“Such an offense under federal law may include, but is not limited to, possession, manufacture or production, or distribution or dispensing of marijuana. For example, possession of marijuana for recreational or medical purposes or employment in the marijuana industry may constitute conduct that violates federal controlled substance laws. Depending on the specific facts of the case, these activities, whether established by a conviction or an admission by the applicant, may preclude a finding of GMC for the applicant during the statutory period. An admission must meet the long held requirements for a valid ‘admission’ of an offense. Note that even if an applicant does not have a conviction or make a valid admission to a marijuana-related offense, he or she may be unable to meet the burden of proof to show that he or she has not committed such an offense.”

The underlying policy does provide an exception for “a single offense of simple possession of 30 grams or less of marijuana.”

An additional update to the policy manual stipulates that the exception “is also applicable to paraphernalia offenses involving controlled substances as long as the paraphernalia offense is ‘related to’ simple possession of 30 grams or less of marijuana.”

That detail wasn’t included in an earlier 2014 version of the USCIS policy manual.

The policy alert is similar to an update the Bureau of Alcohol, Tobacco, Firearms and Explosives (ATF) issued in 2017 when the federal gun purchase application form was revised to include a warning that the “use or possession of marijuana remains unlawful under Federal law regardless of whether it has been legalized or decriminalized for medicinal or recreational purposes in the state where you reside” and therefore disqualifies applicants.

But the USCIS clarification also reflects a recent ratcheting up of anti-immigration policy moves under the Trump administration.

Jason Ortiz, vice president of the Minority Cannabis Business Association, told Marijuana Moment that the new memo reflects a “callous and irrational decision” by the administration and “is a reminder that without comprehensive cannabis reform our communities of color will continue to be prosecuted and subject to deportation for activity that is legal for affluent communities around the country.”

“Proposals such as the STATES act which seek to simply ease the risk on business do not address these deeper issues related to federal prohibition,” he said. “Considering the devastating effects our war on drugs had on Latin America, immigration reform must be a necessary component of any comprehensive cannabis legalization policy.”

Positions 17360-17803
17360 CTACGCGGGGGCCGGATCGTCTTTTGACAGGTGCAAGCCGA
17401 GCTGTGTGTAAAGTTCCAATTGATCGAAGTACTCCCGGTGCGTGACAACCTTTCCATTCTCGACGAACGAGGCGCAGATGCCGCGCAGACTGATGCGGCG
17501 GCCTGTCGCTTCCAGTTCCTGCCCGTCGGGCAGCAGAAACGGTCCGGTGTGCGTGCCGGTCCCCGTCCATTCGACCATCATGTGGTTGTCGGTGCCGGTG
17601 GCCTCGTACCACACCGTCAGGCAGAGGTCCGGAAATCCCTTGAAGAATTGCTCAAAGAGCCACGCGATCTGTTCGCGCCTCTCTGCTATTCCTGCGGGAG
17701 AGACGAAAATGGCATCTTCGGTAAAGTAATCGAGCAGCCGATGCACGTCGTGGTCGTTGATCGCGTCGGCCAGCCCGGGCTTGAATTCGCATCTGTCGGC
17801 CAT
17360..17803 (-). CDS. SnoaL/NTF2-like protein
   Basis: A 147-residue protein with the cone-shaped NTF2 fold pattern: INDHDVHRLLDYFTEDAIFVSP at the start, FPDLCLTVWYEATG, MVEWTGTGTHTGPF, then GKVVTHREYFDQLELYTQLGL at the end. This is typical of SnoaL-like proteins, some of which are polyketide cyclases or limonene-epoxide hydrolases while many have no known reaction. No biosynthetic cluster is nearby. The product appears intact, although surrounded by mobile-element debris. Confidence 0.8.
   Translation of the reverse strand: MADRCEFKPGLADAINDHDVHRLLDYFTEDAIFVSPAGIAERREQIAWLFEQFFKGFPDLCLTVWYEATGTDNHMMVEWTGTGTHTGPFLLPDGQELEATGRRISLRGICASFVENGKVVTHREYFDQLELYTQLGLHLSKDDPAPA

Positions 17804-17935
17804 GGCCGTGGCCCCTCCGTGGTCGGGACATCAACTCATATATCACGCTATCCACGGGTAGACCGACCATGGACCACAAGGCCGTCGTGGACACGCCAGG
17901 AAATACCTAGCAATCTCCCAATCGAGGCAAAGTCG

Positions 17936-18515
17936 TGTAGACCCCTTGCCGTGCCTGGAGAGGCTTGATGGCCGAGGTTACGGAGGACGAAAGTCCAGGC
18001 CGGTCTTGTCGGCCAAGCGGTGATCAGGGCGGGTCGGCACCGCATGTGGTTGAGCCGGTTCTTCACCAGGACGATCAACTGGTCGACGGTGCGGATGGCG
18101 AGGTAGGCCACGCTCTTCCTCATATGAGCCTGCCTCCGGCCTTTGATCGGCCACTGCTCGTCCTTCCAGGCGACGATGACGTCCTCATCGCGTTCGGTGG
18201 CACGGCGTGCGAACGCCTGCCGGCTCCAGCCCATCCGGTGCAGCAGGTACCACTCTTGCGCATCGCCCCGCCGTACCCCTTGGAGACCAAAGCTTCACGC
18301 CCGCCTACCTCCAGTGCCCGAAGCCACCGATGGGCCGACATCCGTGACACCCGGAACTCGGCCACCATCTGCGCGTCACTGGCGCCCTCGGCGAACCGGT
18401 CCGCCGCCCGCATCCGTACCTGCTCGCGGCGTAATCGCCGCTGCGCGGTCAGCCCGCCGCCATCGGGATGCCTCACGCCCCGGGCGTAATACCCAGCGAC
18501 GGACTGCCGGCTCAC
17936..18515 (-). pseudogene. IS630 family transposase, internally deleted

People Could Use Marijuana In Public Housing Under New Congressional Bill

This story has been updated to include comment from Neguse.

Marijuana Moment is made possible with support from readers. If you rely on our cannabis advocacy journalism to stay informed, please consider a monthly Patreon pledge.
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USDA Clarifies That Farmers Can Import Hemp Seeds From Other Countries

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The U.S. Department of Agriculture (USDA) clarified on Friday that hemp seeds can be imported into the U.S., and that the Justice Department no longer has a role in that process.

While USDA is still developing regulations for hemp cultivation under the 2018 Farm Bill, which federally legalized the crop and its derivatives, farmers can still obtain seeds in the meantime.

The agriculture legislation “removed hemp and hemp seeds from DEA authority for products containing THC levels not greater than 0.3 percent” and “DEA no longer has authority to require hemp seed permits for import purposes.”

“U.S. producers and hemp seed exporters have requested assistance from USDA to provide an avenue for hemp seed exports to the United States,” the department wrote in a bulletin. “The U.S. Department of Agriculture regulates the importation of all seeds for planting to ensure safe agricultural trade. Under this authority, USDA is providing an alternative way for the safe importation of hemp seeds into the United States.”

Sen. Jon Tester (D-MT) is among those who’ve requested assistance related to hemp importations. Earlier this month, he told Agriculture Secretary Sonny Perdue that the DEA was blocking Montana farmers from importing hemp seeds.

Perdue said during the hearing that the matter was “news to me” and explained that farmers can import and cultivate hemp under the research-focused provisions in the prior 2014 version of the legislation while the USDA worked to enact new regulations.

In a letter sent to the acting administrator of Customs and Border Protect (CBP) on Tuesday, Tester and Sen. Patrick Leahy (D-VT) raised the concern again, imploring CBP to update its policy to reflect that hemp seeds can be lawfully imported. The letter was obtained by the industry advocacy group Vote Hemp.

The USDA bulletin specified how the process works for imports from Canada and other countries.

Importation of Hemp Seed from Canada

“Hemp seeds can be imported into the United States from Canada if accompanied by either: 1) a phytosanitary certification from Canada’s national plant protection organization to verify the origin of the seed and confirm that no plant pests are detected; or 2) a Federal Seed Analysis Certificate (SAC, PPQ Form 925) for hemp seeds grown in Canada.”

Importation of Hemp Seed from Countries other than Canada

“Hemp seeds may be imported into the United States from countries other than Canada if accompanied by a phytosanitary certificate from the exporting country’s national plant protection organization to verify the origin of the seed and confirm that no plant pests are detected.

Hemp seed shipments may be inspected upon arrival at the first port of entry by Customs and Border Protection (CBP) to ensure USDA regulations are met, including certification and freedom from plant pests.”

The rulemaking process for hemp may take some time, as Perdue said the department would not expedite the regulations and will be “taking this slow.” Once the USDA has a regulatory framework in place, it will begin approving state plans, and those states will be the primary regulators.

For the time being, however, there’s nothing stopping farmers from collecting certified hemp seeds. Not even the DEA.

Trump Agriculture Secretary Accepts Invitation To Tour Hemp Farms

Marijuana Moment is made possible with support from readers. If you rely on our cannabis advocacy journalism to stay informed, please consider a monthly Patreon pledge.